Last July (a year ago next week precisely), we were starting our kitchen renovation and I decided I really wanted to start using my Instagram as an extension of our blog and business, instead of mostly for personal use. As scary as that was to say out loud–I wanted to grow my Instagram following. At the time @chrislovesjulia had around 4k Instagram followers, although I guess they don’t give you the coveted “k” until you hit 10k, so rewind–I had around 4000 followers over there and got, on average, 100 or so likes per photo. I told Chris I wanted to to grow my Instagram following, but I wanted to do it in an organic way. No buying followers, no being a part of those round-robin giveaways where you have to follow 20 bloggers who all pooled money to giveaway a Target gift card (and hopefully gain a lot of followers). I just wanted to see what I could do by putting forth a conscious effort and making a few changes through trial and error. It’s been an intense year-long experiment of seeing what works and what doesn’t, but now, a year later, I’ve gained 50K+ real, loyal followers, average 1500 new followers a week, receive thousands of likes per post and countless real-life opportunities from Instagram.
It took from the end of July to December to go from 4000 to 10K followers and from then on, it’s been consistent and rapid growth and now I gain hundreds of new followers a day. Today, I wanted to share exactly how I grew my Instagram following in an organic way and what I’ve learned about the process over the past year, summarized into 10 points:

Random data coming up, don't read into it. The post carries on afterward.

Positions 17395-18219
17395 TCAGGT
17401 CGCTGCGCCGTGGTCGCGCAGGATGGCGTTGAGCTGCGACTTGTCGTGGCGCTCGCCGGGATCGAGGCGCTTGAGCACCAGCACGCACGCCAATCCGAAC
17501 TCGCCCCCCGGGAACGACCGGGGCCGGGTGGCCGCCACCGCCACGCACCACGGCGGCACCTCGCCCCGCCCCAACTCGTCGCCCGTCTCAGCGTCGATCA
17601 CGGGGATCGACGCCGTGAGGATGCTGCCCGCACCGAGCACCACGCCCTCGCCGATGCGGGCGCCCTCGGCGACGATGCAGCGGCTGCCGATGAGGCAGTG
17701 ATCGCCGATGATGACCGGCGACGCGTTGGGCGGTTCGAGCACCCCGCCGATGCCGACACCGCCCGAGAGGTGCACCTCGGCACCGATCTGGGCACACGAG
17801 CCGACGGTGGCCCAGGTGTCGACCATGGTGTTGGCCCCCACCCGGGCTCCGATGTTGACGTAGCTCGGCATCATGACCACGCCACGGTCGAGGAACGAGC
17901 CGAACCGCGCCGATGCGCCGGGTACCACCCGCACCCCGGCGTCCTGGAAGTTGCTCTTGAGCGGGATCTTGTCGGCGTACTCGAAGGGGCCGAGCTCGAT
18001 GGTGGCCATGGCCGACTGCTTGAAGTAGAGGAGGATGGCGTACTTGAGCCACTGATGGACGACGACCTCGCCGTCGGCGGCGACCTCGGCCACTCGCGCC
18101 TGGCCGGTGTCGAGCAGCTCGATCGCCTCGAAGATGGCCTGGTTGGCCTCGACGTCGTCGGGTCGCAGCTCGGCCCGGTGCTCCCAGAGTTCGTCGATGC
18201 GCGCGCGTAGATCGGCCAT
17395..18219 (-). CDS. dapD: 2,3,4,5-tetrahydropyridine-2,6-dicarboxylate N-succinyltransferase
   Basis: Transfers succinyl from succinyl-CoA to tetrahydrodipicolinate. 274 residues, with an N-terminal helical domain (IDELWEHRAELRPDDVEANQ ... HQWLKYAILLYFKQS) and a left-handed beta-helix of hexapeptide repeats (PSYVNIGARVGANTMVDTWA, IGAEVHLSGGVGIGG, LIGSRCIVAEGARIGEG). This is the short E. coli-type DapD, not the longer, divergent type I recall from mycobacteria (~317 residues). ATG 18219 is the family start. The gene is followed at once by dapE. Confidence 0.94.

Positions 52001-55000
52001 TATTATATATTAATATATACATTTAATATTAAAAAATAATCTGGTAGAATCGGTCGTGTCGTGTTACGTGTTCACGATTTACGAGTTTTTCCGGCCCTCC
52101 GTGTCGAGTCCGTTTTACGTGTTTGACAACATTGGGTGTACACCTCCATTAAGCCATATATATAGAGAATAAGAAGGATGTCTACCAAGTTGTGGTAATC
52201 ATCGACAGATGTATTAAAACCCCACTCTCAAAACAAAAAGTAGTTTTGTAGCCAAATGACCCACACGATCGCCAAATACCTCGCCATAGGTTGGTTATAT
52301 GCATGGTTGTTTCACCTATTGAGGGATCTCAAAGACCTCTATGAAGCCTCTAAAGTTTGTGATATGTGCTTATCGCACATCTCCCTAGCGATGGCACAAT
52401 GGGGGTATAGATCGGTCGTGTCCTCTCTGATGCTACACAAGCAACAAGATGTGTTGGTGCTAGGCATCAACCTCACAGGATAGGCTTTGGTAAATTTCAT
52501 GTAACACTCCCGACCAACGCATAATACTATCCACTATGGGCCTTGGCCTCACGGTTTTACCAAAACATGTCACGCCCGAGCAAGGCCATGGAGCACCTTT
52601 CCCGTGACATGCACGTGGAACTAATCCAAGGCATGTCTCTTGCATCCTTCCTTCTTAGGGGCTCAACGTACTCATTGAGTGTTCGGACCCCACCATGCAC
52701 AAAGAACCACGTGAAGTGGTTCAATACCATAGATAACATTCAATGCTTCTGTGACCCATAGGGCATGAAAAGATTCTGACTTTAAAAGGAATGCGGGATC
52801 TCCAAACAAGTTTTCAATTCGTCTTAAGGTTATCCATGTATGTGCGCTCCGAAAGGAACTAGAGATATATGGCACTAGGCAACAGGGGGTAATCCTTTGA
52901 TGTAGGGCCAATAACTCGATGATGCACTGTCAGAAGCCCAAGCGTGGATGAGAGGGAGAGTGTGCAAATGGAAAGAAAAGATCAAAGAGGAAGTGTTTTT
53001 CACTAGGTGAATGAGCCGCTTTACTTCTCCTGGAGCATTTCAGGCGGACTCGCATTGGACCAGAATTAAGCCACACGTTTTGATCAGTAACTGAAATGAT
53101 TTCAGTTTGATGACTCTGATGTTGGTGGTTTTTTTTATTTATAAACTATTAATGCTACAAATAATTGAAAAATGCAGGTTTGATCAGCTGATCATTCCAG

1. Use an actual camera.
I switched from using my phone to using a Canon EOS 70D
camera (and this lens
) for EVERY photo. I’m not going to lie, it’s a hassle to pull out my camera, my tripod (I have this one
), take a photo or 10,
upload them to my computer, edit one and then send it to myself to post on Instagram, but I’ve also learned it’s worth it. Instagram is a visual platform, designed for people to react to what they see, so it makes sense that a nicer photo would elicit more likes and engagement.
2. Filters are your friend, but tread lightly. Instagram is a runway of photos and there was a time when people would probably scroll right past mine. So while a photo on the blog can stand on its own, without slightly more shadows or brightness, on Instagram–you need to stand out! However, there’s a fine line between adding a filter to a photo to brand it as yours and filtering a photo until it looks nothing like reality. By using the same filter(s) every time, it will gradually start feeling familiar to people. They’ll recognize it as yours, and your feed will start looking cohesive. I use 2 different, but very similar VSCO filters: A6 and J6 (which is slightly warmer) on my photos and I generally turn the opacity down by about half so it’s not so stark.